To the Point
My point wasn’t to criticize everyone and anyone who chose to patronize the restaurant on “Chick-Fil-A Day.”5 I made no absolute or necessary connection between sinful self-righteousness and supporting Chick-Fil-A. I just wanted to remind folks–whether believers or non-believers–that the ultimate issue isn’t what one does with the First Amendment or marriage but what one does with Jesus and the gospel. And in doing so, I hoped to prod my fellow believers to think not only in terms of preserving the moral fiber of our country but also (and more importantly) of promoting the gospel by means of declaring the fact that, as one of my good friends puts it, “we’re all in this sinful mess together.”6
- Some modern writers have attempted to avoid this text’s negative portrayal of the sin of homosexuality. A few, like Brian Doyle, have argued that the sin of the Sodomites has nothing to do with sexuality but rather with a proud demand to “know” God in one’s own terms. “The Sin of Sodom: yäda`, yäda`, yäda`? A Reading of the Mamre-Sodom Narrative of Genesis 18–19.” Theology & Sexuality 9 (1998): 84–100. This interpretation not only conflicts with Lot’s understanding of their intentions (see 19:7–8), but it also contradicts the NT’s own assessment of their action as “sexual immorality” and the pursuit of “unnatural desire,” i.e., homosexuality (Jude 7; see also Rom 1:26–27). Others have alleged that the text condemns non-consensual homosexuality (i.e., rape) rather than homosexuality per se. See Daniel Helminiak, What the Bible Really Says About Homosexuality (San Francisco: Alamo Square Press, 1994), 45–47. The fact that the Sodomite’s sin was intended nonconsensual homosexuality, however, does not in itself condone consensual homosexual acts, which the original Israelite reader knew were explicitly condemned by God (Lev 18:22; 20:13). Still others try to draw attention away from the sexual nature of Sodom’s sin by focusing on its sin of “inhospitality.” John Boswell, for example, asserts, “A sexual element, if at all present, was probably intended only as the concrete expression of the Sodomites’ lack of hospitality.” Christianity, Social Tolerance, and Homosexuality (Chicago: The University of Chicago Press, 1980), 97. Jerald Janzen likewise avers, “It is clear from a comparison of 19:1–3 with 18:1–8 that the test of Sodom turns on the question of hospitality.” Abraham and All the Families of the Earth (Grand Rapids: Wm. B. Eerdmans Publishing Co., 1993), 61. But one may acknowledge a lack of hospitality while still noting that the depth of Sodom’s degeneracy is expressed in a combination of sexual immorality and violent aggression, both of which are evils that the primeval narrative has already highlighted (Gen 4:19, 23–24; 6:1–2, 5, 11, 13). [↩]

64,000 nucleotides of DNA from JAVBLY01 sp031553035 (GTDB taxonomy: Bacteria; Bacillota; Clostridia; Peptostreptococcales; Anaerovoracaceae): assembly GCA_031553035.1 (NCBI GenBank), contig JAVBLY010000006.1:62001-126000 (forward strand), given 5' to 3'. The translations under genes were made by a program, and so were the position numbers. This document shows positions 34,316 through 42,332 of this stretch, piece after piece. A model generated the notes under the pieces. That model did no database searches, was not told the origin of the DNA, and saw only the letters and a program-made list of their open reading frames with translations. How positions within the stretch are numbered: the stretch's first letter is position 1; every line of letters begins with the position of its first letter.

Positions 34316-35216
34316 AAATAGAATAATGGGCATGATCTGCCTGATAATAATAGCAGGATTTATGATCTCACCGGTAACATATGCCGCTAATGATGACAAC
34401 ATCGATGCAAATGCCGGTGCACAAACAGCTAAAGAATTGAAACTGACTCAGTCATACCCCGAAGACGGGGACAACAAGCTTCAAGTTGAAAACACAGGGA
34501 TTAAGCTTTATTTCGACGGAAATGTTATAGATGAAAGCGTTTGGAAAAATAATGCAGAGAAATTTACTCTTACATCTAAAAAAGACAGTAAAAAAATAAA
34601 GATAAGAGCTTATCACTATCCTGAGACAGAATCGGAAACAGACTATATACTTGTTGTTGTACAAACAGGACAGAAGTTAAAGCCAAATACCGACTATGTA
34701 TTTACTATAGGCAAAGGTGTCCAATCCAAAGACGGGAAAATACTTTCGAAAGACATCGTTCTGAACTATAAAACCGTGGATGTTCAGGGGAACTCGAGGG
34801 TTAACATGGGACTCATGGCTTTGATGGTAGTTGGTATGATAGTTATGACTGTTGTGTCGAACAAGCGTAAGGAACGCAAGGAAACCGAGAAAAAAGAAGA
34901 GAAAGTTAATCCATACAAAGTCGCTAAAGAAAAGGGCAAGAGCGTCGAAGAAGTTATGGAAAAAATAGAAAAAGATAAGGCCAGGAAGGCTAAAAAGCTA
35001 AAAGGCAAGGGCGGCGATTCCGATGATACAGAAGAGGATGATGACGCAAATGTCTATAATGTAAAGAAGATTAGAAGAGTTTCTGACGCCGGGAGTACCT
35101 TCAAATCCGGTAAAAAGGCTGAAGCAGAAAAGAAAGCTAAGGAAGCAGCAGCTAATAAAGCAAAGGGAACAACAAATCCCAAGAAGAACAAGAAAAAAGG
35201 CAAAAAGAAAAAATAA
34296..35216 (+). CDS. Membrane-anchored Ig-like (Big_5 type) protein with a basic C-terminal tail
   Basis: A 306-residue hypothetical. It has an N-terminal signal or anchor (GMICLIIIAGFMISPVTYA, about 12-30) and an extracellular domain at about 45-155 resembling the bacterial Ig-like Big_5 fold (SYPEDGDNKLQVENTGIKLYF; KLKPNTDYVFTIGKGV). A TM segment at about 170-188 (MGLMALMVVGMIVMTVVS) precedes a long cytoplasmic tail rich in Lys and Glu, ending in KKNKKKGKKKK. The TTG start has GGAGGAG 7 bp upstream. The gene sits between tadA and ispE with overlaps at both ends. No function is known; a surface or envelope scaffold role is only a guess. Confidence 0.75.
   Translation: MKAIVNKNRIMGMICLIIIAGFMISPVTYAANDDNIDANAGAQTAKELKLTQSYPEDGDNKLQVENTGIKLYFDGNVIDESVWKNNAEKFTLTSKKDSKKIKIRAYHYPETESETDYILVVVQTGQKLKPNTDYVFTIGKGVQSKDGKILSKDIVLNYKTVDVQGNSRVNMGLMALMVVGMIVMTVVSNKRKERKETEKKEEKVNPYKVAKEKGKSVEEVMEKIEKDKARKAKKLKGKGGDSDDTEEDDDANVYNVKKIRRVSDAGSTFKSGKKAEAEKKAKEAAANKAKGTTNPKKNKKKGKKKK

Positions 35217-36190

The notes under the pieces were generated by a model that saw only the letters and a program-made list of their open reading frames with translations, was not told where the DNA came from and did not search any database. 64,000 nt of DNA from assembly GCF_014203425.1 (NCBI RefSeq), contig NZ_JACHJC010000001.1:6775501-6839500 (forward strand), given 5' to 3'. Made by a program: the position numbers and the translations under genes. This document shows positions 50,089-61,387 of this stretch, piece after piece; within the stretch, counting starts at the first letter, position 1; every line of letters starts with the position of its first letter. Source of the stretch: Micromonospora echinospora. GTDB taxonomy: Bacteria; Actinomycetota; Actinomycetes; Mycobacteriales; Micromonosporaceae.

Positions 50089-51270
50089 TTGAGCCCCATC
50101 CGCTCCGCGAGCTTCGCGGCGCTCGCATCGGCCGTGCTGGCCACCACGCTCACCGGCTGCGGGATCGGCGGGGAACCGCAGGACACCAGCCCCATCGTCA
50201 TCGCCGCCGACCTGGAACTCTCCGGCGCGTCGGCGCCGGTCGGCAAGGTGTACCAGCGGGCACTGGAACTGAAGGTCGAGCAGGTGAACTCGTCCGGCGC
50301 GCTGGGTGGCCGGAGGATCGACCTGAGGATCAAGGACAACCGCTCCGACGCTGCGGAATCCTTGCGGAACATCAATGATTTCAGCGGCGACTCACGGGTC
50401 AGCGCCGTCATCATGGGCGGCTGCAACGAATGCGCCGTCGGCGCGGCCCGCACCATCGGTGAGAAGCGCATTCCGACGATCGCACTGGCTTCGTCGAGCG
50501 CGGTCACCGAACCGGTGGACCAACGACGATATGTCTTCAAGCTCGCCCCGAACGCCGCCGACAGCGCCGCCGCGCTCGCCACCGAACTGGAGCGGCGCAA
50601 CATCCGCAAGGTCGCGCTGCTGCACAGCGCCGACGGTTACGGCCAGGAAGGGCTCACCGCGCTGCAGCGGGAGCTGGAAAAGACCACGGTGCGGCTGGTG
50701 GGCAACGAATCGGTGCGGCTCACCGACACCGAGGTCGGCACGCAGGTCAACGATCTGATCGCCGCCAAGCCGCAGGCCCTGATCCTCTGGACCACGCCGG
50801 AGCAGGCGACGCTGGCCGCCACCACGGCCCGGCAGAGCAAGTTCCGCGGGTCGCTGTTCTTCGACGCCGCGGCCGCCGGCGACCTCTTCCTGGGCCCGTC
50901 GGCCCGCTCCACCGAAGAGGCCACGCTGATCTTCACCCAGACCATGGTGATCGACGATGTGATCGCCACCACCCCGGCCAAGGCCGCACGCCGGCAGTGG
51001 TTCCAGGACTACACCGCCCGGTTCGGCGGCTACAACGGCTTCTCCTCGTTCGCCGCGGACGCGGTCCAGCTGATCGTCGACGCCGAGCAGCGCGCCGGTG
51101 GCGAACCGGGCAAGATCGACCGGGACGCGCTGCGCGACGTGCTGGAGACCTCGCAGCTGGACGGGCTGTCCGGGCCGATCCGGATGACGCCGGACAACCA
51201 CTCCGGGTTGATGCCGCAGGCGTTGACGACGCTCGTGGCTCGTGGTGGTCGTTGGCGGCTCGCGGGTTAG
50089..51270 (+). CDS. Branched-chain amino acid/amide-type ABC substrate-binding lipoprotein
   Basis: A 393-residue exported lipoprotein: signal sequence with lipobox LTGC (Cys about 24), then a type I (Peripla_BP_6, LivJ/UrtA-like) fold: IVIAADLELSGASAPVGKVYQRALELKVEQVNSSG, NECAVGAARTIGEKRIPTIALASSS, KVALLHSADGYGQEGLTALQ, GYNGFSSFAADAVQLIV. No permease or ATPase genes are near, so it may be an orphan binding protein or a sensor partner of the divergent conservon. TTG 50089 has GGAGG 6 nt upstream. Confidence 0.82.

- Matthew Henry remarks, “The condemnation of those that reject the gospel, will in that day be severer and heavier than that of Sodom and Gomorrah. Sodom is said to suffer the vengeance of eternal fire, Jude 7. But that vengeance will come with an aggravation upon those that despise the great salvation. Sodom and Gomorrah were exceedingly wicked (Gen. xiii. 13), and that which filled up the measure of their iniquity was, that they received not the angels that were sent to them, but abused them (Gen. xix. 4, 5), and hearkened not to their words, v. 14. And yet it will be more tolerable for them than for those who receive not Christ’s ministers and hearken not to their words. God’s wrath against them will be more flaming, and their own reflections upon themselves more cutting. Son, remember I will sound most dreadfully in the ears of such as had a fair offer made them of eternal life, and chose death rather. The iniquity of Israel, when God sent them his servants the prophets, is represented as, upon that account, more heinous than the iniquity of Sodom (Ezek. xvi. 48, 49), much more now he sent them his Son, the great Prophet.” Commentary on the Whole Bible, in loc. [↩]
- For a comprehensive treatment of the biblical view of homosexuality as treated in Genesis and elsewhere in Scripture, see Greg Bahnsen, Homosexuality: A Biblical View ((Grand Rapids: Baker Book House, 1978 [↩]
- Cited from his post, “Why I’m Joining the Gay Community at Chick fil A This Friday” (accessed August 4, 2012). [↩]
- For what it’s worth, I regularly patronize Chick-Fil-A and will continue to do so. [↩]
- For a similar concerns, see Stephen Altrogge’s post, “Why I Did NOT Eat at Chick-Fil-A Yesterday,” and his follow up “Do We Really Want to Defend the First Amendment by Buying Chicken Sandwiches?” (accessed August 4, 2012), as well as Barnabas Piper’s article, “Chick-fil-A Appreciation Day: A Bold Mistake,” published in World Magazine (accessed August 4, 2012). [↩]